International experts meeting on Borobudur Temple and the Prambanan Temple Compounds

tional Cooperation in Cultural Heritage (JCIC-Heritage) was requested by the Japanese Agency for Cultural Affairs to conduct a

Depart Jogjakarta

research on international cooperation in the recovery process of

Nov 6 (Fri)

Arrive in Japan

disaster-affected cultural heritage. The main focus of the study was to examine disaster prevention and response frameworks in

[Phase 2 Survey]

Indonesia in relation to cultural heritage, and to assess the reality

Nov 18 (Wed) (Tashiro) Depart Japan, arrive in Jakarta

of international cooperation in the recovery process of disaster-

Nov 19 (Thu) Depart Jakarta, arrive in Padang Participation in damage assessment survey on

affected cultural heritage through specific examples of post-

historic buildings

disaster international cooperation in five countries including In-

Nov 20 (Fri) Meeting with Prof. Eko of Bung Hatta University

donesia. For Indonesia, the examples we selected were the Aceh

Participation in an urban planning survey

tsunami disaster that resulted from the Sumatra Earthquake,

(Sugahara) Depart Japan, arrive in Jakarta

the Central Java Earthquake, and the most recent West Sumatra

Nov 21 (Sat) Inspection of the Pariaman area

Earthquake, which struck Padang in September 2009. This present section provides an overview of the survey, and

Nov 22 (Sun) Depart Padang, arrive in Banda Aceh

Section 2 describes the characteristics of natural disasters in In-

Meeting

donesia and to cultural heritage. Section 3 discusses disaster pre-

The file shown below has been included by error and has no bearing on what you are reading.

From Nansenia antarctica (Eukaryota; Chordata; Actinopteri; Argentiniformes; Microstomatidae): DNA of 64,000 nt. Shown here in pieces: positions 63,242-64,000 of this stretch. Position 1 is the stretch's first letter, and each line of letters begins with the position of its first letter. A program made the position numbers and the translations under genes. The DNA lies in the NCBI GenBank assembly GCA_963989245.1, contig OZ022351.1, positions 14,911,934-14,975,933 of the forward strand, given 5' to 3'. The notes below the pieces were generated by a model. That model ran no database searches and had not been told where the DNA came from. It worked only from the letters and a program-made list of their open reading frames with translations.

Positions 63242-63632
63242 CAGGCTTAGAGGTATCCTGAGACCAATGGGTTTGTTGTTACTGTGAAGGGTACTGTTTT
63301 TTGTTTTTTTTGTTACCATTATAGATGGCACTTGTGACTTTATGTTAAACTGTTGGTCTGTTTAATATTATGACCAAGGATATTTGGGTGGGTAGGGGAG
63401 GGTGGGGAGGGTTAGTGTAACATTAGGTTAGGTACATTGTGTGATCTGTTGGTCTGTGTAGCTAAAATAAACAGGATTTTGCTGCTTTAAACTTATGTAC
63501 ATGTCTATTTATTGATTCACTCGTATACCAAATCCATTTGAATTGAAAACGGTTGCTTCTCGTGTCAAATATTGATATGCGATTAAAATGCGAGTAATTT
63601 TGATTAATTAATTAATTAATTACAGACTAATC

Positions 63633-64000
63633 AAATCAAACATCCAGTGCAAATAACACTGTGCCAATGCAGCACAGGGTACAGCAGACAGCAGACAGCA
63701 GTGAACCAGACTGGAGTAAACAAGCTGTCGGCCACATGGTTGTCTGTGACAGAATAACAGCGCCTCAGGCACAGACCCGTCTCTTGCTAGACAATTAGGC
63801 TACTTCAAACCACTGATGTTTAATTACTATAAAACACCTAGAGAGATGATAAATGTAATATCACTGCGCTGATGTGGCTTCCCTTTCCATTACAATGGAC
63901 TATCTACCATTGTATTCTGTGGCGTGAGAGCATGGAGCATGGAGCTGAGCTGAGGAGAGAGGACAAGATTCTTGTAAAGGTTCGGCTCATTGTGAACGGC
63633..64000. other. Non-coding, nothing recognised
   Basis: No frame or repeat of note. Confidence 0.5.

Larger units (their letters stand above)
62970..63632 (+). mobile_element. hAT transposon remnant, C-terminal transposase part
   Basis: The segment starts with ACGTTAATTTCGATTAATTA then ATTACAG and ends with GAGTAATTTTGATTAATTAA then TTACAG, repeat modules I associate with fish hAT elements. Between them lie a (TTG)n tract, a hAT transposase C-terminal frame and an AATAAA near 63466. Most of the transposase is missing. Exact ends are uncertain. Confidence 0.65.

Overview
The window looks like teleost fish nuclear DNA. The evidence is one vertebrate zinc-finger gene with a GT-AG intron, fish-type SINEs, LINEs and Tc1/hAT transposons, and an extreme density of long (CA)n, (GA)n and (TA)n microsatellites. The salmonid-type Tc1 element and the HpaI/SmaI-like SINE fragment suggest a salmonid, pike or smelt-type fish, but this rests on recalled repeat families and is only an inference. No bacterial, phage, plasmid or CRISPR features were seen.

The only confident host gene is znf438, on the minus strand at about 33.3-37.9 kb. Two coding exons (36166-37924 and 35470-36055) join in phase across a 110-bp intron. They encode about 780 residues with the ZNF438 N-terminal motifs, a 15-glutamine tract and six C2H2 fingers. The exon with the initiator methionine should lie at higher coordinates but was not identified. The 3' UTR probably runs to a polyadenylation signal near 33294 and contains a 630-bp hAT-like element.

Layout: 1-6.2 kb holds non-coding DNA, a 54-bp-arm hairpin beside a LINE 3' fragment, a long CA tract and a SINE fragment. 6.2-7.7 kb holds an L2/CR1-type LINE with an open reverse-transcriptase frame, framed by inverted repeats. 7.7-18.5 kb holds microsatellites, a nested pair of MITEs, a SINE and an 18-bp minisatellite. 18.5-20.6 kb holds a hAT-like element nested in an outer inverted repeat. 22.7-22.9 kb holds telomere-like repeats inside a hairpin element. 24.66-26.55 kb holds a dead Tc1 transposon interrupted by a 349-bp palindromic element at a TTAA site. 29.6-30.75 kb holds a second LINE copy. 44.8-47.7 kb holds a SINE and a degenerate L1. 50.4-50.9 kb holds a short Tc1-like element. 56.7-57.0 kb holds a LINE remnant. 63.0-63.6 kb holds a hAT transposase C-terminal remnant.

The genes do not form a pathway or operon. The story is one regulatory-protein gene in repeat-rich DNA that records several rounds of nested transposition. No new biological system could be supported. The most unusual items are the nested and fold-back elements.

Nov 23 (Mon) Meeting

vention and restoration frameworks related to cultural heritage,

Visit to the Harun residence (Pak. Harun Kuchik

and Section 4 provides a general understanding of the reality of

Leumiek)

77

Chapter 2 Case Study

Ali Hasjmi Education Foundation (Yayasan Pen-

try of Culture and Tourism.

didikan Ali Hasjmi)

Nov 30 (Mon) West Sumatra Provincial Museum

Bureau of Culture and Tourism of Aceh Provin-

West Sumatra Provincial Library

cial Government

Local archives

Archives (Badan Arsip)

Sugahara and Tashiro depart Padang (12:30)

International Centre for Aceh and Indian Ocean

Dec 1 (Tue)

Arrive in Japan

Studies (ICAIOS) Members of the Mission

Nov 24 (Tue) Archives (Badan Arsip) Aceh Provincial Museum (Museum Negeri

Yumi Sugahara (Lecturer, Department of Asian Studies, Faculty

Propinsi)

of International Culture Studies, Tenri University), Phase 2

Aceh Documentation and Information Center

survey

(PDIA)

Akiko Tashiro (Research Fellow, Japan Consortium for Interna-

Tsunami Museum, Dutch Cemetery (exterior

tional Cooperation in Cultural Heritage), Phase 1 and 2 sur-

only)

veys

Research Center for the Study of History and Traditional Values (Balai Kjian Sejarah dan Nilai

Indonesian experts

Traditional)

Dr. Oman Fathurahman (Researcher, Islamic Society Research Center, Islamic University of Indonesia Jakarta Campus), Par-

Nov 25 (Wed) Meeting

ticipation in the Padang survey

Taman Sari Gunongan Monument

Pramono (Lecturer, Faculty of Letters, Andalas University), Par-

Depart Banda Aceh, arrive in Jakarta

ticipation in the Padang survey

Nov 26 (Thu) UNESCO Jakarta Office National Library of Indonesia (Perpustakaan National)

2. Characteristics of Disaster Damage to Cultural Heritage

Directorate General of History and Archaeology,

in Indonesia

Ministry of Culture and Tourism

This section provides a general overview of natural disasters

Nov 27 (Fri) Meeting with Dr. Titik Pudjiastuti

that have occurred in Indonesia in the past and the types of cul-

Depart Jakarta, arrive in Padang